## 5. CONCLUSION

In conclusion, we propose a controllable SHE mechanism based on phase function construction, which can be used for manipulating the SDS of light in the momentum space. Moreover, extra phase modulation of the two spin components during the SDS is achieved with the original phases. The twisting phase, which is achieved by engineering spatially variant nanogrooves in the fused silica glass substrate under the P-B phase mechanism, is selected to verify this mechanism. It is experimentally demonstrated that the tunable SDS can be realized by shifting the incident light onto the metasurface in the whole visible region with diffraction efficiency up to 98.72%, 95.05%, and 90.06% at the wavelengths of 633, 532, and 475 nm. The polarization ellipticity detection is also demonstrated with the help of the SDS effect. Furthermore, the extra phase modulation of the twisting phase is successfully used for detecting the topological charge and polarization order of singular beams. It is proved that the proposed controllable SHE based on phase function construction can be used not only for manipulating the photonic SDS but also other applications with the original phase modulation. This controllable SHE manipulation method provides a possible route for manipulating spin-polarized photons and is also promising for optical sensing and communication.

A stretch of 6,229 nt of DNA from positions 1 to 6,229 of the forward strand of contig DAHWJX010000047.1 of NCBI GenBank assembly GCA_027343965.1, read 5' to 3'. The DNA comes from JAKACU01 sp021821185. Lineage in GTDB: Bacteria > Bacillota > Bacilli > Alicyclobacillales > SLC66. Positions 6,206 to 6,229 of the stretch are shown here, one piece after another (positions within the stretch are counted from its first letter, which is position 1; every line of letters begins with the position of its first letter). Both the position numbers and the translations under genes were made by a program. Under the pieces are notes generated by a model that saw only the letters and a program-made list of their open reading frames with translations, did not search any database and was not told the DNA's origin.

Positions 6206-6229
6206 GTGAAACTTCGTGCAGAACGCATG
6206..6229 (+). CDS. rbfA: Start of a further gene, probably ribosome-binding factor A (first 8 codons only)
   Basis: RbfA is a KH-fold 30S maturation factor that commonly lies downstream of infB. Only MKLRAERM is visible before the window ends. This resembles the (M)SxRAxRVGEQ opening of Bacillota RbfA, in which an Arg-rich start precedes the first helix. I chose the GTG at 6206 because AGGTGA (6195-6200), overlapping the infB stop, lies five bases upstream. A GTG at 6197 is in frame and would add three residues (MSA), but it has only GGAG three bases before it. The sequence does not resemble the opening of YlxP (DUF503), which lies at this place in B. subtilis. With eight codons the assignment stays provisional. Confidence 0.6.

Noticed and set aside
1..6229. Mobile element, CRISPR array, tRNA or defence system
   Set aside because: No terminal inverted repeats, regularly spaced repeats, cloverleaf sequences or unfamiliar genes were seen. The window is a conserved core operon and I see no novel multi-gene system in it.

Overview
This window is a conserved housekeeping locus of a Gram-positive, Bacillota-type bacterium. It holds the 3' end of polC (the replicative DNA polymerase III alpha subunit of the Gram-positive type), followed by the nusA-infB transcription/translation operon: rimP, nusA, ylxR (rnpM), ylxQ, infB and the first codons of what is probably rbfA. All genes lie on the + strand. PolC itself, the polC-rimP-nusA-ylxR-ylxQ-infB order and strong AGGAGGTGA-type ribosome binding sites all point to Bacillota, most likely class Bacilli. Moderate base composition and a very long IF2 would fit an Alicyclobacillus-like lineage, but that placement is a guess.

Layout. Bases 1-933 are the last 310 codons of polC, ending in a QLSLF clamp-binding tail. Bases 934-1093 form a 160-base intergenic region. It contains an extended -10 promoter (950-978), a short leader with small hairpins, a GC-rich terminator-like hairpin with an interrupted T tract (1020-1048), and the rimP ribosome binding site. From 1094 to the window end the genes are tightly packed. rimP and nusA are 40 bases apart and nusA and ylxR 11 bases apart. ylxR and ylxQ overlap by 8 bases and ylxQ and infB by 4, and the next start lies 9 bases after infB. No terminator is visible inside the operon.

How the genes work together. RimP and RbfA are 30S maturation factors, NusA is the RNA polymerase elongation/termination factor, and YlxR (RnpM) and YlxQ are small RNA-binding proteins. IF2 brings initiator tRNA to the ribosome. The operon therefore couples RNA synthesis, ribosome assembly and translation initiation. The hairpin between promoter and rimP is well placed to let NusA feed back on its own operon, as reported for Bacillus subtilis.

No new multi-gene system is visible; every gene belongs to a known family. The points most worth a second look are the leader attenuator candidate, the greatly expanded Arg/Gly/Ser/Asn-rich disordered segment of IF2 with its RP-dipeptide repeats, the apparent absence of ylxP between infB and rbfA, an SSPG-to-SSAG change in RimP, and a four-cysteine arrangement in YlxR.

## APPENDIX A: SAMPLE FABRICATION

The diameter of the metasurface substrate is 25 mm, with a thickness of 3 mm. The structure region of the metasurface is $4\text{\hspace{0.17em}}\mathrm{mm}\times 4\text{\hspace{0.17em}}\mathrm{mm}$, and $u=10\text{\hspace{0.17em}}{\mathrm{mm}}^{-2}$. The metasurface is fabricated by using a femtosecond laser working at 1030 nm wavelength (the repetition rate is about 500 kHz), and the spatially variant nanogrooves are written in a fused silica glass substrate. The laser is focused about 250 μm below the surface of the glass. The glass substrate is mounted on a three-axial translation stage system controlled by the SCA software (Altechna Ltd.). The designed patterns can be mapped into the substrate by controlling the translation stage system, and the induced form birefringence can be achieved by changing the writing parameters of the nanogrooves. The refractive indices of the glass substrates are modulated with the laser-irradiated intensity, leading to the birefringence in the isotropic glass. And the uniform glass sample (${\mathrm{SiO}}_{2}$) decomposes into the porous glass (${\mathrm{SiO}}_{2-x}$). The phase retardation of the metasurface is chosen as $\pi $ at the wavelength of 633 nm, and the writing depth $h$ is about750 μm.

## Funding

Program of Fundamental Research of Science and Technology Planning Project of Shenzhen Municipality (JCYJ20180507182035270); Science and Technology Planning Project of Guangdong Province (2016B050501005); Science and Technology Project of Shenzhen (ZDSYS201707271014468); International Collaborative Laboratory of 2D Materials for Optoelectronics Science and Technology (2DMOST2018003); National Natural Science Foundation of China (61805087, 61805149); Natural Science Foundation of Guangdong Province (2016A030310065, 2018A030313368, 2020A1515011392).

## Disclosures

The authors declare no conflict of interest.